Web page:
"The Artist" Won Best Picture, But Does That Mean Anyone Will See It?

by Nathan Pippenger | February 27, 2012

“The Artist” was the favorite at last night’s Academy Awards: In addition to winning the Oscar for Best Picture (the only silent film to win since the ceremony’s very first year), the movie also snagged the awards for Best Director and Best Actor. But even though it was the favorite among the Academy types, “The Artist” is probably unfamiliar to many moviegoers: It didn’t even come close to being a top-grossing film last year. Will last night’s big win translate into bigger business for the movie?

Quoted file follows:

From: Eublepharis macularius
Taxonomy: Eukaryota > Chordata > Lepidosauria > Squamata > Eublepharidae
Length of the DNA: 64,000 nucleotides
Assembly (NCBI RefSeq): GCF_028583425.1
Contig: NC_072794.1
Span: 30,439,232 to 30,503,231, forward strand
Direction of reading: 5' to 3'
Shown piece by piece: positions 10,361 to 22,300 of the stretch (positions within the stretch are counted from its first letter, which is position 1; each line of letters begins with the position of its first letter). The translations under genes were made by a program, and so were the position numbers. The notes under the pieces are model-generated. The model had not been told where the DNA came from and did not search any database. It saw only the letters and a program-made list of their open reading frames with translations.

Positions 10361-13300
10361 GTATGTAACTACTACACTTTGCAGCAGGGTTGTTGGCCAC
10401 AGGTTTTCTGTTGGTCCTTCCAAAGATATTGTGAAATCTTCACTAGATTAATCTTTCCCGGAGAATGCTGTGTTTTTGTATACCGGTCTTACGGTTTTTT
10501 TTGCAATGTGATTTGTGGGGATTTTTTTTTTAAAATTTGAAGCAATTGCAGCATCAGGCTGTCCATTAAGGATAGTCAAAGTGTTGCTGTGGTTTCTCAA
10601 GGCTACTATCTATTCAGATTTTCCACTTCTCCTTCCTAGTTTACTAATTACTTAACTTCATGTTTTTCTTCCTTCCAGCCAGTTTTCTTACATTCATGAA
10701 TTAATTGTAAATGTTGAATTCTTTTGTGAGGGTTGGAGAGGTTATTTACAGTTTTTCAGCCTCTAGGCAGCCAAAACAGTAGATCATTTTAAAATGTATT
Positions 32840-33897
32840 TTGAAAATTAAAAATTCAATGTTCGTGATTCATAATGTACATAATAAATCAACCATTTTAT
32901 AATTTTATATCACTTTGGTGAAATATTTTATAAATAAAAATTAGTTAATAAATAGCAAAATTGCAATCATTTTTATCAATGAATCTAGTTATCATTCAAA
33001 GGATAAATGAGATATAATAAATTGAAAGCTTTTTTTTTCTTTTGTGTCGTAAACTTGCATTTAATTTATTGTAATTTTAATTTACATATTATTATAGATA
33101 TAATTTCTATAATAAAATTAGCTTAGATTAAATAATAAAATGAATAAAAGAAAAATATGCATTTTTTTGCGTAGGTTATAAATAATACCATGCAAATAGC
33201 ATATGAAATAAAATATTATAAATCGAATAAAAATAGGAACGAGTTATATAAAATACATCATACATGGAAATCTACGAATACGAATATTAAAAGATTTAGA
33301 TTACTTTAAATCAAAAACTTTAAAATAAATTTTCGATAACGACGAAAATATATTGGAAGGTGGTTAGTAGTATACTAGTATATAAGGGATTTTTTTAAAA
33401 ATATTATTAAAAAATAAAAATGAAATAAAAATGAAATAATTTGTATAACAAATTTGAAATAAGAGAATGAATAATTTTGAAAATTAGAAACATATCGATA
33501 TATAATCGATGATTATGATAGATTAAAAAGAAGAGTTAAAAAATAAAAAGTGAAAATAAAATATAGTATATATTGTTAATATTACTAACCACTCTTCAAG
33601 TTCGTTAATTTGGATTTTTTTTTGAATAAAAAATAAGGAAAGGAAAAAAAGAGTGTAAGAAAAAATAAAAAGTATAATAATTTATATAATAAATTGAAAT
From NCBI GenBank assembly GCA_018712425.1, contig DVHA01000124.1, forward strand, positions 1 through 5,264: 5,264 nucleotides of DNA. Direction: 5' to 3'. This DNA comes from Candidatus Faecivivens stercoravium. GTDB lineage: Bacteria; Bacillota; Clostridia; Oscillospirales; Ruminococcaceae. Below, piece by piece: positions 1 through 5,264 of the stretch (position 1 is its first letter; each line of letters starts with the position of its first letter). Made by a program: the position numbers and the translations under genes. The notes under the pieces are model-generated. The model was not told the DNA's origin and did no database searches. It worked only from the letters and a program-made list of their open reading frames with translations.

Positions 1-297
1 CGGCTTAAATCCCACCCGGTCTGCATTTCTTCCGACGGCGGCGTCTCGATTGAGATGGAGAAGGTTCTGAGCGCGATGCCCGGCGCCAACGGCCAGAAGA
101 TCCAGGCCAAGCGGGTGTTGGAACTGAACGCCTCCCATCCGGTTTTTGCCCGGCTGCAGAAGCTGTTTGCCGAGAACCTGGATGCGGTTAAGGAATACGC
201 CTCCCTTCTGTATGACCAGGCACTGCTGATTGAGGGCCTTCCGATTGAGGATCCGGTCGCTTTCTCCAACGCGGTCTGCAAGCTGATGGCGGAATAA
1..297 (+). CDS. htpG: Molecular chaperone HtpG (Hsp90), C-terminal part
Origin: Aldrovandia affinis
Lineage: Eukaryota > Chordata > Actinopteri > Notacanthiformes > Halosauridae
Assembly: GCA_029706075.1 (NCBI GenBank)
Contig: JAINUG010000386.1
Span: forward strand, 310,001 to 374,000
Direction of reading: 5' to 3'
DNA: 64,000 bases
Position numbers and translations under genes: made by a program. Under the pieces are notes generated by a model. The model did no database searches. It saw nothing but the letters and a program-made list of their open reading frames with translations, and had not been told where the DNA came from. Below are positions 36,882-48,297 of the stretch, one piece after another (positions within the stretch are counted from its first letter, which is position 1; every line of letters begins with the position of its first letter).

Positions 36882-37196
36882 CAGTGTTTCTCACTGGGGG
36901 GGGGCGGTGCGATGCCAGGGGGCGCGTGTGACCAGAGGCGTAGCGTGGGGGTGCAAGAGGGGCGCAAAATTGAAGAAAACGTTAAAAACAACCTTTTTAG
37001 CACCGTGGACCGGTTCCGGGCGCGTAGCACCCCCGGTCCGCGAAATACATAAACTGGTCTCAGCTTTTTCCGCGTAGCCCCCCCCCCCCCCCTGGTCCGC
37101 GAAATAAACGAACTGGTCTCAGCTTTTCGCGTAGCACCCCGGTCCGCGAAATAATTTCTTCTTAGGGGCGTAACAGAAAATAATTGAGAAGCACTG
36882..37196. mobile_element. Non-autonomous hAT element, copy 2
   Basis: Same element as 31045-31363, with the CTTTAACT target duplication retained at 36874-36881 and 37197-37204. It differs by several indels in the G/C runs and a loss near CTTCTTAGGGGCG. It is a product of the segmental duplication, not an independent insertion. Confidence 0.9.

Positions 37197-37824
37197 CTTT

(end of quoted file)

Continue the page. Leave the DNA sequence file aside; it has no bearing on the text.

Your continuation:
A 2008 study suggests that “The Artist” will indeed profit from winning at the Academy Awards, but not as much as you might think. As an independent film, “The Artist” actually gains the most competitive advantage from prizes awarded not by peers, as the Oscars are, but by experts—the Golden Globes, the National Society of Film Critics awards, and the like. Especially surprising was the authors’ finding that, when it comes to mainstream movies, “consumer” awards (like the MTV Movie Awards) are about as effective as expert and peer awards at bringing new customers to the movie theatre. Or, as they write, “Apparently, winning an Academy Award is not perceived by the mainstream movie-going public as a more credible cue than winning consumer-selected awards such as the MTV Movie Awards.” Kind of makes you wonder what all the pomp and fuss were for. 

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